Today on the blog we pause to revisit one of our earliest posts, from February of this year, which focuses on the sacred work of listening to survivors of sexual abuse.
One of Awake’s central missions is a commitment to listening to sexual abuse survivors. Many have carried painful experiences in silence for decades. And those who have shared their stories have often been doubted, shamed, or ignored by fellow Catholics. In an effort to help change that culture, we’ll begin in coming weeks to post essays from survivors open to sharing their journeys with us.
But first, we want to reflect on the importance of hearing survivor stories and the best ways to listen. For advice, we turned to clinical psychologist Joan Cook, PhD, of Yale University, who has worked with and studied trauma survivors, including survivors of sexual abuse, for more than 20 years. Cook is also a practicing Catholic and a product of 16 years of Catholic schools.
The problem of sexual abuse is pervasive—found in families, on sports teams, and in a range of institutions—so it’s not limited to the Catholic Church, Cook says. But she believes that if both church leaders and people in the pews can face this crisis, the Church can serve as a model for other institutions grappling with sexual abuse.
“The truth is that if you’re not a sexual abuse survivor yourself, then you likely know and love someone who is, because the rates are just so high,” Cook says. “This is understandably hard to think about. But if we deny the occurrence of sexual abuse and its potentially devastating consequences, then we don’t help those survivors among us to heal and that’s a disservice.” She suggests that listening to survivors is faith in action. Survivors need to know that they matter and belong. They are often deeply pained by their traumatic experiences, Cook says, and they need our congregations to accept them and show them understanding.
5 Tips for Listening
Giving survivors the chance to share their stories is key to their healing. Research shows that survivors who feel heard may be less likely to feel depressed and to engage in dangerous behaviors such as drug and alcohol abuse, Cook explains. Here’s some advice for listening well.
1. Consider your body language. If someone begins sharing their story with you, take a moment to check your body position. “Nonverbal messages can be very powerful,” Cook says. “If you can, try to maintain good eye contact, and avoid disapproving body postures, such as having your arms crossed, or holding your head back as if in disbelief. Finger pointing, eye-rolling, or disapproving facial expressions are certainly unhelpful too.”
2. Communicate your support. Helpful listeners make an effort to listen quietly, to be as calm as they can, and to respond in supportive but honest ways, Cook says. You don’t have to say a lot, but consider simple statements like, “Thank you for sharing this with me. I’m sure it’s very hard to talk about, but I’d like to support you in any way I can.”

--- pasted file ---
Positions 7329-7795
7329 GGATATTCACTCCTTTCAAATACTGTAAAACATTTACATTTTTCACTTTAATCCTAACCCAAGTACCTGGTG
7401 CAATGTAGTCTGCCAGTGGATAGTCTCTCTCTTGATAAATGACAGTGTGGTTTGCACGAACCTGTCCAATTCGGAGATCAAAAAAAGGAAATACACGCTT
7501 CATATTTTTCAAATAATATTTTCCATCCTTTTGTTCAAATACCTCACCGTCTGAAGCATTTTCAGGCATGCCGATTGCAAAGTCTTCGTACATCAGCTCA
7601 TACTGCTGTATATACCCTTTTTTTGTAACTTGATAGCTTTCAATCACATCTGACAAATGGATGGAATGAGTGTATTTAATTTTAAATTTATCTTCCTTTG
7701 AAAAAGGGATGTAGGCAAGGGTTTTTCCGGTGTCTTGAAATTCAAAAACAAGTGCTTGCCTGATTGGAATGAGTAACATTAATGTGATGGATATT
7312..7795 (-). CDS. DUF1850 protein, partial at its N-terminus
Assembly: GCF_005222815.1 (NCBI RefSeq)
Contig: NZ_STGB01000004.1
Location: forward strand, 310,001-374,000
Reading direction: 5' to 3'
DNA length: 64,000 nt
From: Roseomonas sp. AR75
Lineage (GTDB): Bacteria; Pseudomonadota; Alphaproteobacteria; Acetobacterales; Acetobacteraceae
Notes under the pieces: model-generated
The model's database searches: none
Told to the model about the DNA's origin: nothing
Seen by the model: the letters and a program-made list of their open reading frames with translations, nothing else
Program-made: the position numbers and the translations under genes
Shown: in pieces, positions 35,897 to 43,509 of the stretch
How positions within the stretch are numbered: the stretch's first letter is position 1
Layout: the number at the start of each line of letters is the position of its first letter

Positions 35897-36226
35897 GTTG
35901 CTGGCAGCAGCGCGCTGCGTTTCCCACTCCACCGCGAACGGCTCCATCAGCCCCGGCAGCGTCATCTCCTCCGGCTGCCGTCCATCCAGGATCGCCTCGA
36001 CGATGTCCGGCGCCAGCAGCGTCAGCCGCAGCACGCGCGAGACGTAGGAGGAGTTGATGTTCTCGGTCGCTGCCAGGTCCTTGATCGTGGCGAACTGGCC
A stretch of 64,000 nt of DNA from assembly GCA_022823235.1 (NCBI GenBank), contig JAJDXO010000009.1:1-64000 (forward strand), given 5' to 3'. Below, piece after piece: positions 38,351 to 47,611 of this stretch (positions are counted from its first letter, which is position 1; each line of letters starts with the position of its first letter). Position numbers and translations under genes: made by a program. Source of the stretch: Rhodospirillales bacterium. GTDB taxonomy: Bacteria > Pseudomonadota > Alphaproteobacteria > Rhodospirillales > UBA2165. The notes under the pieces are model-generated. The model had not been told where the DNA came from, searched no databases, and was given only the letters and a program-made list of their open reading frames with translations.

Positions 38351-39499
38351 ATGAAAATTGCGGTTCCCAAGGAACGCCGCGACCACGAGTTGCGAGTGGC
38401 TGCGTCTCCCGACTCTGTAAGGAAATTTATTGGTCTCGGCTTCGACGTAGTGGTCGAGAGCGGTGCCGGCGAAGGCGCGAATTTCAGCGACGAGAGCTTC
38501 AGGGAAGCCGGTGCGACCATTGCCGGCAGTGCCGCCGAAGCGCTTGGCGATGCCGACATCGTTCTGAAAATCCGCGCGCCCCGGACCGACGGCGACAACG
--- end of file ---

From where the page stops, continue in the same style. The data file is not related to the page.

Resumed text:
3. If it feels right, offer an apology. Even though you did not cause the person’s pain, research shows that the survivor can benefit if you express authentic concern and sorrow. Don’t pretend if you’re not feeling it, Cook says. “But if you’re in a position to do so, and it’s appropriate, it can actually be very healing for someone to hear, ‘I’m so sorry that happened to you.’” (Consider signing Awake’s Open Letter to Survivors, another way to show support.)
4. Take a break if you need it. It can be really tough to sit quietly when someone, particularly a loved one, discloses that they’ve been sexually assaulted. “It’s understandable that you would feel squeamish or upset or angry or a whole range of intense emotions,” Cook says. “It’s really hard. I teach this a lot: if you’re feeling overwhelmed, you can say, ‘I love you so much and I hear you and I believe you. This is really difficult for me to hear and I want to be supportive, but I need a little breather.” Plan to come back to the conversation later.
5. Take your responsibility as a listener seriously. You don’t have to be perfect, but choose your responses with care. Cook gives the example of a World War II veteran she once worked with, who said that when he first returned home, he told a friend about his experiences as a prisoner of war. That person asked him why he “gave in” and was captured. The veteran was so disturbed by that response that it was decades before he mentioned his war experience again, despite carrying significant psychological wounds. An unhelpful response can cause a survivor to shut down. “Listening to survivors can feel heavy, like a burden,” Cook says. “But it’s also a big light that we carry, a responsibility that I hope many more of us are willing to take on.”
—Erin O’Donnell, Editor, Awake Blog